Things are moving very quickly at AOL these days. Just a month after its announcement, the company has closed its acquisition of The Huffington Post.
Along with that announcement comes the addition of some more editorial staff, including Senior Media Reporter Michael Calderone (coming from Yahoo), Senior Reporter Trymaine Lee (coming from the New York Times), Senior Congressional Reporter Michael McAuliff (coming from the New York Daily News), Senior Political Reporter Jon Ward (coming from The Daily - interesting in itself, given how new The Daily is), Business Reporter Bonnie Kavoussi, and Entertainment Reporter Lucas Kavner.
When AOL announced the acquisition of The Huffington Post, it put Arianna Huffington in charge of all AOL content and started The Huffington Post Media Group to encompass all content from both The Hufffington Post and AOL. With that, it shouldn't come as much of a surprise that there would be some people losing their jobs. Last week, AOL CEO Tim Armstrong said more layoffs will occur due to the acquisition of the Huffington Post, but that they'd "do it thoughtfully."
"These new hires, which are only the beginning, demonstrate our commitment to great journalism," said Armstrong. "An outstanding team of talented editors, writers, and reporters -- ranging from award-winning veterans to budding new journalism stars -- will be at the heart of the Huffington Post Media Group. One of Arianna's highest priorities is to build this first-class team across the many content areas covered by AOL and the Huffington Post, and to maximize the impact of their work on every platform, with great reader engagement."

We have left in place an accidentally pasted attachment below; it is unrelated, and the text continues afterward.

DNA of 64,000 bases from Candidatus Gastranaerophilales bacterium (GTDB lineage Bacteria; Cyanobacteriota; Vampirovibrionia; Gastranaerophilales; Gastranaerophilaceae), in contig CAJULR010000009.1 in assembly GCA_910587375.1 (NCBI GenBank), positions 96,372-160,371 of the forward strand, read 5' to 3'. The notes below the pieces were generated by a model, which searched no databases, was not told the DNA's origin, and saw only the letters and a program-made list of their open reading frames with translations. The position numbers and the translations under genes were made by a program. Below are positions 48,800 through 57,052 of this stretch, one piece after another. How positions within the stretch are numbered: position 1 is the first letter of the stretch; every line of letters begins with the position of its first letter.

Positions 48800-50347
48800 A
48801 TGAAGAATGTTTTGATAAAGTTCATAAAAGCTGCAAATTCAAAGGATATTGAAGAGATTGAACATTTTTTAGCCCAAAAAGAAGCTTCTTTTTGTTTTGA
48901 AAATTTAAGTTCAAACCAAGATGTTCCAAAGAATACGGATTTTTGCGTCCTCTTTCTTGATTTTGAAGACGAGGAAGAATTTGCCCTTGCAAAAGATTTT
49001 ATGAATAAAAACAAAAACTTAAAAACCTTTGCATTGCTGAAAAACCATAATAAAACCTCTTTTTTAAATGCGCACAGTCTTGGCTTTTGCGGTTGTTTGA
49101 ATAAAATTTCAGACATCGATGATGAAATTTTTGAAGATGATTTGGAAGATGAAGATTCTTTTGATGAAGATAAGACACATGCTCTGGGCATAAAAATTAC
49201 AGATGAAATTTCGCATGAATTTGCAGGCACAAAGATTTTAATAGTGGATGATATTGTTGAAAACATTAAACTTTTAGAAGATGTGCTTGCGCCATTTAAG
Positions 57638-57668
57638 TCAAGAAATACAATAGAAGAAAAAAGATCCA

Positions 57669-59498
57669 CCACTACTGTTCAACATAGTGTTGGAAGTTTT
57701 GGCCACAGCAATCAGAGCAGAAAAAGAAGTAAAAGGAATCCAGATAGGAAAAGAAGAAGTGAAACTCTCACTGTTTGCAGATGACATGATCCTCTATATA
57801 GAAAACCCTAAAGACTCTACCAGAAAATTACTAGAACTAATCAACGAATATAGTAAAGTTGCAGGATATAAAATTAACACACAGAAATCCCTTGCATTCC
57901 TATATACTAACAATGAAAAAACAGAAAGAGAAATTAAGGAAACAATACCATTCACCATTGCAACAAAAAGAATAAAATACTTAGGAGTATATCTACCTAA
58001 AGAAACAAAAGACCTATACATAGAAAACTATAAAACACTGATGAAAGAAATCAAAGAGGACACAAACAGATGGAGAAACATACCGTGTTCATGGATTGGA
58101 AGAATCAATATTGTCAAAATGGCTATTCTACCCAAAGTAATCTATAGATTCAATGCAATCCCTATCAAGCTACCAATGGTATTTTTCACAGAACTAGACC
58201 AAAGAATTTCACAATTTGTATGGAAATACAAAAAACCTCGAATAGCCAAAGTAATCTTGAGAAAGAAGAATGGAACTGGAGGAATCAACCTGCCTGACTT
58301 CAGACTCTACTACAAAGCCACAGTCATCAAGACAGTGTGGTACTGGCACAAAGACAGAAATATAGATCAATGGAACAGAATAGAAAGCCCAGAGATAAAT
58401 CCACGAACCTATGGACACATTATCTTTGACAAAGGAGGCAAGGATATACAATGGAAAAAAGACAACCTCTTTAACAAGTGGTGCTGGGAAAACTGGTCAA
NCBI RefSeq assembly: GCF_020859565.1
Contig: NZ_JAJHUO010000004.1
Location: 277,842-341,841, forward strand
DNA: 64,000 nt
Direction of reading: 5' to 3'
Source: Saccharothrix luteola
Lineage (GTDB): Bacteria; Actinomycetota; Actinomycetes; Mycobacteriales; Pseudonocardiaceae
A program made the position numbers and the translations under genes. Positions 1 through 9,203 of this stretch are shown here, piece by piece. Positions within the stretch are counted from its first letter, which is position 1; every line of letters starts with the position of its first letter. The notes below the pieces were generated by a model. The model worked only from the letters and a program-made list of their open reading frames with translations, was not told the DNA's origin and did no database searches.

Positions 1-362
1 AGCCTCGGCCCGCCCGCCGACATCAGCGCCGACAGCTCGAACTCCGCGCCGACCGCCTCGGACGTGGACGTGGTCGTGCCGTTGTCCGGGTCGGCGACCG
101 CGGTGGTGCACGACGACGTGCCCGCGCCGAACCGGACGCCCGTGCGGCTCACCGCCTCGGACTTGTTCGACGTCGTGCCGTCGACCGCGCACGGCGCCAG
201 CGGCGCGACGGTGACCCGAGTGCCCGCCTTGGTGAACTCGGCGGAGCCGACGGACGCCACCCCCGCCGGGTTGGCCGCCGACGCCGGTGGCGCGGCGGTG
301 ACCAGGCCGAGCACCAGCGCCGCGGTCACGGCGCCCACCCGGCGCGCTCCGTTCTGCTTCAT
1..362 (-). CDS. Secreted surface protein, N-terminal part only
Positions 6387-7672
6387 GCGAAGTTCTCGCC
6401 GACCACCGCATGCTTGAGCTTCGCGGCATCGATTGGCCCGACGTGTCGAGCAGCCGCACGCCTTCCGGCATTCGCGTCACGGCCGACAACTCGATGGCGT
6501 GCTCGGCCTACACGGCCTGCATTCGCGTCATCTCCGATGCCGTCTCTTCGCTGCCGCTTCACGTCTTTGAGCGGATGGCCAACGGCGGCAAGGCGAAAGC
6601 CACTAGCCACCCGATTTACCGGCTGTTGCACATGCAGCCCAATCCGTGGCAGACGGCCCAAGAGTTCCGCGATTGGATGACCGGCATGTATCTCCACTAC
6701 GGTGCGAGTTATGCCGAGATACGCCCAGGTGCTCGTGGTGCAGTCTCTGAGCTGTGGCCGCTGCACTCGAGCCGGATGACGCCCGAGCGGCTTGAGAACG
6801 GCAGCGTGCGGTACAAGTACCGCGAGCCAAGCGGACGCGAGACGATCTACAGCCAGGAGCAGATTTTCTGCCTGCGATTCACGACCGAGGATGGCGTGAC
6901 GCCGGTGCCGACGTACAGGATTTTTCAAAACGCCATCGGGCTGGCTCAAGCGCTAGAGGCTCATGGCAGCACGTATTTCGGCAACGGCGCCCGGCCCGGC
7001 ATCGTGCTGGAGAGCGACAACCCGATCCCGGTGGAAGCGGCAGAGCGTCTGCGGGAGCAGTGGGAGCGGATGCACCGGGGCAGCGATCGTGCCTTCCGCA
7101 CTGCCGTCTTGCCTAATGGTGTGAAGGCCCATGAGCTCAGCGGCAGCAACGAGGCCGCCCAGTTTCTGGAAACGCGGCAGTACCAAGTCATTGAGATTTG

Since the $315 million acquisition of The Huffington Post, AOL has lost President of AOL Media and Studios, David Eun and Executive Vice President, North American Sales, Mark Ellis, as well as a pair of editors at its popular tech blog Engadget.
News has also come out that AOL is buying hyperlocal blog service Outside.In to integrate with its Patch product.
It's very interesting to see the progression of AOL over the last couple years. They have quickly gone from struggling Internet dinosaur (mostly conjuring up images of dial-up Internet connections and "you've got mail" sound bytes) to a high profile content company that seems to be dominating more and more of the web each month.
According to AOL, the combined entity of AOL and The Huffington Post will have a user base of 117 million unique visitors a month in the United States and 253 million around the world.